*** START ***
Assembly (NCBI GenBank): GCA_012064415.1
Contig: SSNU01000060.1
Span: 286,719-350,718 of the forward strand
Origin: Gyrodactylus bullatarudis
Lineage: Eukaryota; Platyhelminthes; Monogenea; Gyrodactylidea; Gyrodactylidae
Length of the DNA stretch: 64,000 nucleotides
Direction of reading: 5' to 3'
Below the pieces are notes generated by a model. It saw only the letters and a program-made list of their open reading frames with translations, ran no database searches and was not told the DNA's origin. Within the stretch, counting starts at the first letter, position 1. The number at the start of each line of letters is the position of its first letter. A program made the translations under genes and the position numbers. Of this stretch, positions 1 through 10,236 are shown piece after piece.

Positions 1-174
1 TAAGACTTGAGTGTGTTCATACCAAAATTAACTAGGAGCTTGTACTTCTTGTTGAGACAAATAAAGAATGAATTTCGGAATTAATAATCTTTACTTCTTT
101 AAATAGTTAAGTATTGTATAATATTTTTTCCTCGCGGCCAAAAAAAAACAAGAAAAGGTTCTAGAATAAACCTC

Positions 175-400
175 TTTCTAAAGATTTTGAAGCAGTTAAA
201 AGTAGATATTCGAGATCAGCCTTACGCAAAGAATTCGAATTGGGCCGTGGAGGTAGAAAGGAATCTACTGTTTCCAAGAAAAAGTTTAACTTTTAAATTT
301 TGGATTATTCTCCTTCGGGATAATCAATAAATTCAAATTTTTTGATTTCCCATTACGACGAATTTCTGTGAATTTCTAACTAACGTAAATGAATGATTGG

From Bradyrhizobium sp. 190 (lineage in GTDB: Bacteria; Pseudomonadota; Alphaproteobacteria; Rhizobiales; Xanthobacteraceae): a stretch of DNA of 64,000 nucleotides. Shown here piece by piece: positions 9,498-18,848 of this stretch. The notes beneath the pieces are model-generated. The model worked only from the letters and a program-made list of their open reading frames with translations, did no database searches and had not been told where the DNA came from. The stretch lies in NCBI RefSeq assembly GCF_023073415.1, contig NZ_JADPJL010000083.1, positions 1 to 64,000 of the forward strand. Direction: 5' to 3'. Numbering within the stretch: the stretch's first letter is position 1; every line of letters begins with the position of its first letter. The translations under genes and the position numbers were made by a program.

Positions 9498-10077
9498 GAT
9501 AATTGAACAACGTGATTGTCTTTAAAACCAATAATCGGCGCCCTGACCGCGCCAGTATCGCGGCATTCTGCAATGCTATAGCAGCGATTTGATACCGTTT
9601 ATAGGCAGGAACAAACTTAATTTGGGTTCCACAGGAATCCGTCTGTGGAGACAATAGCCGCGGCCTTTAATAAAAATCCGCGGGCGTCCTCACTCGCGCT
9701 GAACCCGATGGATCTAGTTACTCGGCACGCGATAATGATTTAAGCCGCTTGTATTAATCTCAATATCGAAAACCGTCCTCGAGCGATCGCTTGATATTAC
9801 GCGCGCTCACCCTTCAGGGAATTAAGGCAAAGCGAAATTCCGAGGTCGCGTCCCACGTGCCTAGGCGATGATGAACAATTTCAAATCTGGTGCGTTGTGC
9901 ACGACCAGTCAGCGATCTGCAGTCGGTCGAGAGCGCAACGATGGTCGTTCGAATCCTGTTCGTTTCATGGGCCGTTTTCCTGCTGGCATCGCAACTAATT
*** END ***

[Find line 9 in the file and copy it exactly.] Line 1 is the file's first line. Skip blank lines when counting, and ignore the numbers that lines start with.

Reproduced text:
Positions 1-174